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Finite Element Method and Dynamical Energy Analysis in Vibroacoustics – A Comparative Study
Time: 12:20 pm

Author: Sebastian Zettel

Abstract ID: 1906

Future aircraft concepts utilizing innovative lightweight structures and novel propulsion concepts are a necessity for long term sustainable air travel. These concepts pose new challenges for the vibro-acoustic assessment of cabin structures and the associated noise impact on passengers. Finite Element (FE) models derived from aircraft pre-design data are not optimized for use in acoustic analyses, i.e. the mesh is too coarse to provide meaningful results while setting up Statistical Energy Analysis models for this specific purpose is adding another time-consuming step. A possible alternative, Discrete Energy Analysis (DEA), is evaluated. This method allows to calculate the acoustic behavior of thin-walled structures in higher frequency ranges simply using existing FE meshes. In this paper an experimental lightweight aluminum structure and its respective FE model is investigated for a frequency range up to 5000 Hz. A comparison in terms of vibrational energy between DEA, FE and measurement results are presented. Finally, a lower-bound frequency range is identified in which DEA and FEM correlate and thus allow a substitution for further simulations at higher frequencies.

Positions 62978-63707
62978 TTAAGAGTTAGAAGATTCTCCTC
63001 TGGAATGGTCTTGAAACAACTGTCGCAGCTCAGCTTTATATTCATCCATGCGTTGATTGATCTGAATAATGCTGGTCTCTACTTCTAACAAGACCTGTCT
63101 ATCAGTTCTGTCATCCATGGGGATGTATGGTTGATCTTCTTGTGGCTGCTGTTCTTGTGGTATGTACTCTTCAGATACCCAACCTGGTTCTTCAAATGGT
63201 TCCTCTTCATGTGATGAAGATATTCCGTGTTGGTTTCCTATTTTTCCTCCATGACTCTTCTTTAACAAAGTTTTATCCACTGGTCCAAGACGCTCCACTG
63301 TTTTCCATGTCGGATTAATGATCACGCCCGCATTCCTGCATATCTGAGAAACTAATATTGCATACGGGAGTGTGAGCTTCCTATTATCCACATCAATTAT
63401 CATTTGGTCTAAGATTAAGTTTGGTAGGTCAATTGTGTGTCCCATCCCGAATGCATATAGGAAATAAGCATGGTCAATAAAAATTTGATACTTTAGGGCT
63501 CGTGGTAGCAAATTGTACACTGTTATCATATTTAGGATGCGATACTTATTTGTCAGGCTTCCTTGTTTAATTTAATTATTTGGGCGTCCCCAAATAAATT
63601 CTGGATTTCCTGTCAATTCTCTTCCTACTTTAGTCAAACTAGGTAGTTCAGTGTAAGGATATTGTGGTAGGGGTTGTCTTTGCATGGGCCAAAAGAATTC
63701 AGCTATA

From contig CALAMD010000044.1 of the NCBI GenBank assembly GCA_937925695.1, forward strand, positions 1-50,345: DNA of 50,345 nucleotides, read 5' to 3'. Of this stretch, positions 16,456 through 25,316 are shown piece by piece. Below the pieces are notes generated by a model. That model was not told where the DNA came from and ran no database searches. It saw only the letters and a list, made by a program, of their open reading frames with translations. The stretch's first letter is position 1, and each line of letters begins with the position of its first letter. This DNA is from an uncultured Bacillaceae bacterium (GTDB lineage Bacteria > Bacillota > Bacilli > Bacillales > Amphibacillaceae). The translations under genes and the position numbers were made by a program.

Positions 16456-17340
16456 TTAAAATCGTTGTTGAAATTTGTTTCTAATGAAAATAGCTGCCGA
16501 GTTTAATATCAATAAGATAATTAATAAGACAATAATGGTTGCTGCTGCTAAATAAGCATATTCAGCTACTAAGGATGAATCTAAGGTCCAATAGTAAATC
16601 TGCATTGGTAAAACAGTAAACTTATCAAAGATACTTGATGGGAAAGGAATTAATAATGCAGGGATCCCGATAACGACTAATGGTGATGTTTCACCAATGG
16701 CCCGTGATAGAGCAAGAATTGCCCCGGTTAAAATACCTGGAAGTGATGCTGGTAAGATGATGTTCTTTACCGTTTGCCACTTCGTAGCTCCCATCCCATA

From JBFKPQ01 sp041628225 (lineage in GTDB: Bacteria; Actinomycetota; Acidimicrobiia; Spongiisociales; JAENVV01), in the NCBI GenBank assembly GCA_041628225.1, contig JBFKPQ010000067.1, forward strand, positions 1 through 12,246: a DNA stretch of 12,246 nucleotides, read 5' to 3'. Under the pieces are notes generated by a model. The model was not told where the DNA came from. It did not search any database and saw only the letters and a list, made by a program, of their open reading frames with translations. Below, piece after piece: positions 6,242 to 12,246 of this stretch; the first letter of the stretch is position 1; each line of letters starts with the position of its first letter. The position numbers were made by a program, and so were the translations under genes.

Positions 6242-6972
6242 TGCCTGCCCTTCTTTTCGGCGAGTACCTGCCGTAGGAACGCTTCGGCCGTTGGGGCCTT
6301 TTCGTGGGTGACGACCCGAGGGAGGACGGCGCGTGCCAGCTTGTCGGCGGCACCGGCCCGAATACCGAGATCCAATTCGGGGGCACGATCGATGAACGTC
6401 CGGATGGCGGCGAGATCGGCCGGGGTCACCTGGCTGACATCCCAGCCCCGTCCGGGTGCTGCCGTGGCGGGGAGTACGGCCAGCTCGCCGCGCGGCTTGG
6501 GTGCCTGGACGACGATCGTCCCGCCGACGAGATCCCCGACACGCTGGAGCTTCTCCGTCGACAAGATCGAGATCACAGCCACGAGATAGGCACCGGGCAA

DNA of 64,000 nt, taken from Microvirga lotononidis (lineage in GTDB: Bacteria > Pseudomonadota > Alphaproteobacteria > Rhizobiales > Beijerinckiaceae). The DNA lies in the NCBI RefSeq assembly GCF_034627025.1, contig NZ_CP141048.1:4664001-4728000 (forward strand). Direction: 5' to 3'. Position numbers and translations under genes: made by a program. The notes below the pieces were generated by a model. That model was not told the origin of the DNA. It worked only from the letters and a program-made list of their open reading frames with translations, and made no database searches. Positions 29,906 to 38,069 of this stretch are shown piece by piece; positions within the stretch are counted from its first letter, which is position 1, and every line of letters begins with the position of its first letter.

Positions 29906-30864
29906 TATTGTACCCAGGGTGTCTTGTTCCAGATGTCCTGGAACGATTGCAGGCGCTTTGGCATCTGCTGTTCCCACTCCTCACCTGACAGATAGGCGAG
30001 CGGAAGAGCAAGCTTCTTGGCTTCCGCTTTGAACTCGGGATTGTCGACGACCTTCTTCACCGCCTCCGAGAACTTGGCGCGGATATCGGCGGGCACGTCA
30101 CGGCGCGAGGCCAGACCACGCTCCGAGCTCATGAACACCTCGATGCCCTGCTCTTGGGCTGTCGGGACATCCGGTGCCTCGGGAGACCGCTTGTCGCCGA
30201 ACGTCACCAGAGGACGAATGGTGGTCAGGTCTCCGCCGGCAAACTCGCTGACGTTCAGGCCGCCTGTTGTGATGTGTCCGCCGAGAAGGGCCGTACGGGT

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Free vibration analysis of rectangular plates with arbitrary elastic boundary conditions
Time: 7:20 am

Author: Zhenshuai Wan

Abstract ID: 1985